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Does Online Brand Advertising Work?

Earlier this month I attended i20 Events’ conference, Marketing in a Digital World. The discussion was further evidence that behavioral targeting

is stepping up to give paid search a run for its money as the darling of internet ad spending. Wouldn’t it be great, attendees and panelists alike asked, if marketers could deliver their messages only to prospects who have signaled they are ready to buy? Think of the efficiency!

I am in full agreement that paid search and behavioral targeting have revolutionized direct marketing. The poor firms who are trying to eke a business out of list rental and physical direct mail face a grave threat. But what is it going to take to convince marketers that demand creation — not just demand fulfillment — is just as important in today’s digital world as it was in yesterday’s analog world?

In yesterday’s world, brand-building advertising was even more important than direct response advertising. According to Thomas Weisel Partners, advertisers spent $156 billion creating demand with advertising on TV, radio and print in 2003 versus $77 billion to fulfill on demand with direct mail, classified ads and yellow pages listings (US Market Data, 2003). Paid search and behavioral targeting don’t eliminate the need for vendors to create demand among prospective customers, the need to reach customers who haven’t yet begun to consider a new product.

Of course, this discussion must start with acknowledgement that brand advertisers, just like their direct-response counterparts, expect more accountability than ever before. Response will be part of the equation going forward. Period. So let’s figure out how to measure activities — beyond the click activities — that suggest brand-building at work.

Last spring, Adidas ran their “Impossible is Nothing” video spots on Yahoo. According to Steve Hall’s post on MarketingVox, the campaign not only improved ad recall, it also drove a 125% spike in searches for the keyword “Adidas” on Yahoo’s site (MarketingVox). Increased brand awareness, then, can drive meaningful activity not captured in a click-through report.

I looked at a similar phenomenon among the top enterprise server vendors. CNET’s BT Trax, which monitors users’ consumption of content on CNET’s business technology sites, shows that we published more server-related news coverage about IBM than Sun, HP or Dell — and IBM led in news coverage every quarter for the last year. For two of the last four quarters, IBM also led the pack in terms of readership of those stories: Of total reader-requests (RFIs) on server-related stories by visitors to News.com, ZDNet and TechRepublic, IBM ranked #1. But in the most recent quarters (Q2 and the first 2 months of Q3 2004), Sun — still ranked #2 in news coverage — took over the #1 spot in terms of RFIs.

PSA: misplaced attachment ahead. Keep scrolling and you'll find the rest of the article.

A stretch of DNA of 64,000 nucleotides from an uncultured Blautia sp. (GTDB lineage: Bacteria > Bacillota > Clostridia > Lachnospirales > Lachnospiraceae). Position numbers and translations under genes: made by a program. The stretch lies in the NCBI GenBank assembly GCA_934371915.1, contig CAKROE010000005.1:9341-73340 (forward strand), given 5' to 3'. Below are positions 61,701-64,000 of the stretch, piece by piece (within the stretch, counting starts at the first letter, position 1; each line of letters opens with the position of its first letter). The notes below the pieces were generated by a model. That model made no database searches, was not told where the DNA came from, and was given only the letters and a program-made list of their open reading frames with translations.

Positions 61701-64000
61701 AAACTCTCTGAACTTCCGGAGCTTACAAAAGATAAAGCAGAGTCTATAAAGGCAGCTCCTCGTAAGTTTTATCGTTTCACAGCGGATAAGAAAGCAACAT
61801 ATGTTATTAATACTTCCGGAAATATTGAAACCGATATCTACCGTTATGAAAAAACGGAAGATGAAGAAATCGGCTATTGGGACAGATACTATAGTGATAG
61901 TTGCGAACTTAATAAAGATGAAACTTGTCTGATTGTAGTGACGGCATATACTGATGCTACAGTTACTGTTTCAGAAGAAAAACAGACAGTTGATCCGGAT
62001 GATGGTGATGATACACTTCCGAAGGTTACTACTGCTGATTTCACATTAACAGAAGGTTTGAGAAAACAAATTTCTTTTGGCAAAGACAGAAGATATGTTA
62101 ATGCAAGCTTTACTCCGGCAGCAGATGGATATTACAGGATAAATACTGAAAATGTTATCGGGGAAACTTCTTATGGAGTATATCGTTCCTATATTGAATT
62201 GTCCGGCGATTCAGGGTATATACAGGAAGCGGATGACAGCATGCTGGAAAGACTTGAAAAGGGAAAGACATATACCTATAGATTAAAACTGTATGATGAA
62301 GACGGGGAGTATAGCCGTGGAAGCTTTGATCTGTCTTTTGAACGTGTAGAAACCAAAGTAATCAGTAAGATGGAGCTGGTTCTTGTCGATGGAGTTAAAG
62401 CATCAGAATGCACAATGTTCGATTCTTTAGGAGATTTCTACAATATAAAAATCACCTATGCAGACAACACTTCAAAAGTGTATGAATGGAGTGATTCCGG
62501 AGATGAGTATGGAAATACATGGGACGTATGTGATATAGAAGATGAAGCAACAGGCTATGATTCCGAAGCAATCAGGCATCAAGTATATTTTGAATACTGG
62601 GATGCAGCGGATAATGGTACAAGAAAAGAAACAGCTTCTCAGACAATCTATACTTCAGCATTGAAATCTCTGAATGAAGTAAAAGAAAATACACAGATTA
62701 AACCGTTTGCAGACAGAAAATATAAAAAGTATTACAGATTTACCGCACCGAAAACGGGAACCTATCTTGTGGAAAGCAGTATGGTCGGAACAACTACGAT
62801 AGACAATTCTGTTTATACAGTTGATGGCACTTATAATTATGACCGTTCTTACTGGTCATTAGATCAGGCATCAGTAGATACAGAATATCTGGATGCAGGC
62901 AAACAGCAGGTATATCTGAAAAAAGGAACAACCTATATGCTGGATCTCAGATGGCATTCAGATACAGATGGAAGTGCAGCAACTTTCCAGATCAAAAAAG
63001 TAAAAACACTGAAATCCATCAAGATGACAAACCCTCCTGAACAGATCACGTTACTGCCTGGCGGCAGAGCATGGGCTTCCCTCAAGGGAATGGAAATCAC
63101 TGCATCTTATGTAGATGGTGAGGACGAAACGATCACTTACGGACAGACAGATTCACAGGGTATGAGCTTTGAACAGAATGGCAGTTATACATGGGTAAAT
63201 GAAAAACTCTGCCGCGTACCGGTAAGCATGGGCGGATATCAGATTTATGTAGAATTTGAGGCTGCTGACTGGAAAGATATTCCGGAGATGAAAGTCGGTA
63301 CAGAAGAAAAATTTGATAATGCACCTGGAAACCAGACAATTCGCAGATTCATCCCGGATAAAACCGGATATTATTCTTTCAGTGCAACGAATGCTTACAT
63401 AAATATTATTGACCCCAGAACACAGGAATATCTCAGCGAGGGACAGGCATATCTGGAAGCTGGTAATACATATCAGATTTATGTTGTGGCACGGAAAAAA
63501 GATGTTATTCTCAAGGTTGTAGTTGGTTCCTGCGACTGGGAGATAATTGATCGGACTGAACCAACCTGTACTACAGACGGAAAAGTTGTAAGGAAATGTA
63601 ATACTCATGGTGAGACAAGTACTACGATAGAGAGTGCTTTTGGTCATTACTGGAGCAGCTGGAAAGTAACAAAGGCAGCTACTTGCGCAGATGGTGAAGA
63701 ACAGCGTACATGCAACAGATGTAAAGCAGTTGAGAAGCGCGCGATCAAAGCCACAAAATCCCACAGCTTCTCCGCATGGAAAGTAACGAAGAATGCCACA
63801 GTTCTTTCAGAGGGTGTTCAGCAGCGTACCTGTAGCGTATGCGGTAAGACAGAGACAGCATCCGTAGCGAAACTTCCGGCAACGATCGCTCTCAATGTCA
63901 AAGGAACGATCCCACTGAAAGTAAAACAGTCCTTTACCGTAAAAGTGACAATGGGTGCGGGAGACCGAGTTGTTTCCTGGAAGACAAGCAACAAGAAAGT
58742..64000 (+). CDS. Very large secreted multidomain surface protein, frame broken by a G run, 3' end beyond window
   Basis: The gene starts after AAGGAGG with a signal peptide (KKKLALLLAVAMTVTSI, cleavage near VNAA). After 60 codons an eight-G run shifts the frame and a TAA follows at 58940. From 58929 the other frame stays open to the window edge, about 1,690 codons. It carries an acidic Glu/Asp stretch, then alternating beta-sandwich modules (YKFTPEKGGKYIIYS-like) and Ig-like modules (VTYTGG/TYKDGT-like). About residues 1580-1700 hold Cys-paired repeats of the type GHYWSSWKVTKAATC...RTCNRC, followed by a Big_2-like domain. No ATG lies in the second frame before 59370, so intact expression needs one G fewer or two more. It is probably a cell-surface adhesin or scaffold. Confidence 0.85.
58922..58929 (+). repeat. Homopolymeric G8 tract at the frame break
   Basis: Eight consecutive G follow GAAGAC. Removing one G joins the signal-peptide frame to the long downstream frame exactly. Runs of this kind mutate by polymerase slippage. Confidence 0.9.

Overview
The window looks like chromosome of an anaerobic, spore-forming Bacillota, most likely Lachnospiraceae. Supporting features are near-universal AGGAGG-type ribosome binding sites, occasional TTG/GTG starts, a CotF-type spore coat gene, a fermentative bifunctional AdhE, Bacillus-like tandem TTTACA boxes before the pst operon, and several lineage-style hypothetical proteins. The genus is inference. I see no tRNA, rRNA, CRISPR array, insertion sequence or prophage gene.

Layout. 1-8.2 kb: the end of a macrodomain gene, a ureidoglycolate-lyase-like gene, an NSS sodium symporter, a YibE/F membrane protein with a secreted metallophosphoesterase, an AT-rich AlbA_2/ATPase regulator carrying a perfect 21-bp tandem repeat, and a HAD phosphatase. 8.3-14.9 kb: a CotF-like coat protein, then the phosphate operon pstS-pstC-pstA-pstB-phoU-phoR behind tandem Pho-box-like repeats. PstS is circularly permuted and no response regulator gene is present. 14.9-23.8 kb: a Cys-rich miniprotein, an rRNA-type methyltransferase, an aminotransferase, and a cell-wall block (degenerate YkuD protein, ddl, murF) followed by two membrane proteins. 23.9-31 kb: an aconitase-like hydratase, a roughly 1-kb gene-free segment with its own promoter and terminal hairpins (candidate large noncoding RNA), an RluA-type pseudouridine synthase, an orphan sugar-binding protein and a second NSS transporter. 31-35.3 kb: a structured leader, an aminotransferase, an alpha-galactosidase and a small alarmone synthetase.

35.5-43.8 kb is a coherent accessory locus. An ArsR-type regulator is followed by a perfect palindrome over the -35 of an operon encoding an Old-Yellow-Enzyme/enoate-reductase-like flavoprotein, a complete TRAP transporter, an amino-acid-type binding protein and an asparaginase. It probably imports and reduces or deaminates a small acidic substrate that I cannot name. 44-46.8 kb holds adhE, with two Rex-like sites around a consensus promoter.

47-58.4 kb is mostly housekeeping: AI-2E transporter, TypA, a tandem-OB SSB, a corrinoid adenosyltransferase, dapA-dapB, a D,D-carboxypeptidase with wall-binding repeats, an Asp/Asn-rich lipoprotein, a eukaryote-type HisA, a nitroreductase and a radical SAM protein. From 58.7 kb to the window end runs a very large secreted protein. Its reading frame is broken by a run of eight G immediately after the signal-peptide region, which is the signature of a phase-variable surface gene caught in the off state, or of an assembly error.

Part of this readership spike for Sun may be the new story Sun is telling. According to Ted Smith, CNET’s resident research guru, “Sun is center-stage because of their announcements and discussions about chucking the lock-box on Java and Solaris code, and for updating their Linux OS desk-tops. The other players simply didn’t shake it up as much as Sun during Q2″ (ZDNet)

But it appears that Sun’s advertising also played a role. To support this new story, Sun launched a brand advertising campaign that included several CNET sites. NNR’s AdRelevance, an imprecise source on dollar amounts but generally thought to be a fair gauge of directional activity, provides a quarterly estimate of ad investment by IBM and Sun on News.com, ZDNet and TechRepublic over the past year.

Sun’s PR pitch may be skewing toward higher-impact stories, but their share of server coverage — quantitatively — has been consistent over the past 12 months: 13% of server coverage every quarter, just behind IBM. In Q1, following a 4th quarter (2003) with no ad investment against CNET’s business tech audience, Sun’s RFIs represented 12% of servers readership. Then Sun stepped up advertising in Q1 and Q2 2004. In the second quarter, while Sun’s news coverage was quantitatively the same as Q1, their RFIs shot up 92% from the prior quarter — bumping IBM out of the #1 position. Sun maintained the top share of RFIs into Q3.

IBM’s advertising, according to AdRelevance, was heaviest in Q4 2003 and Q1 2004, with a sharp decline in Q2 and Q3. Reader interest in IBM news coverage follows the same path — first up, then down — as advertising investment in the prior quarter. Like Sun, IBM’s share of news coverage in the server category was solid and consistent. But IBM’s share of reader RFIs increased in Q1 (following substantial ad investment in Q4 2003), went up further in Q2 (following a Q1 ad investment that was larger than Q4), and then declined in Q3 (following a precipitous drop-off in Q2 ad spending).

Correlating ad spending to audience interest was, not long ago, an art form guided primarily by gut instincts — light-heartedly expressed in the old “I just don’t know which half of my advertising worked” line. We are certainly not yet ready to abandon artistry from the practice of brand advertising, but real-time data mining is adding some science to the mix. Crossing AdRelevance spending reports with BT Trax data on reader interest doesn’t take into account qualitative factors such as the specific content of the news stories, or the degree to which one headline is more eye-catching than another, or even the relative effectiveness of ad creative. But when you put more (and more) of these case studies alongside one another, a picture is emerging. Good brand advertising drives audience response in ways other than click-through, and we’re gaining the ability to measure it.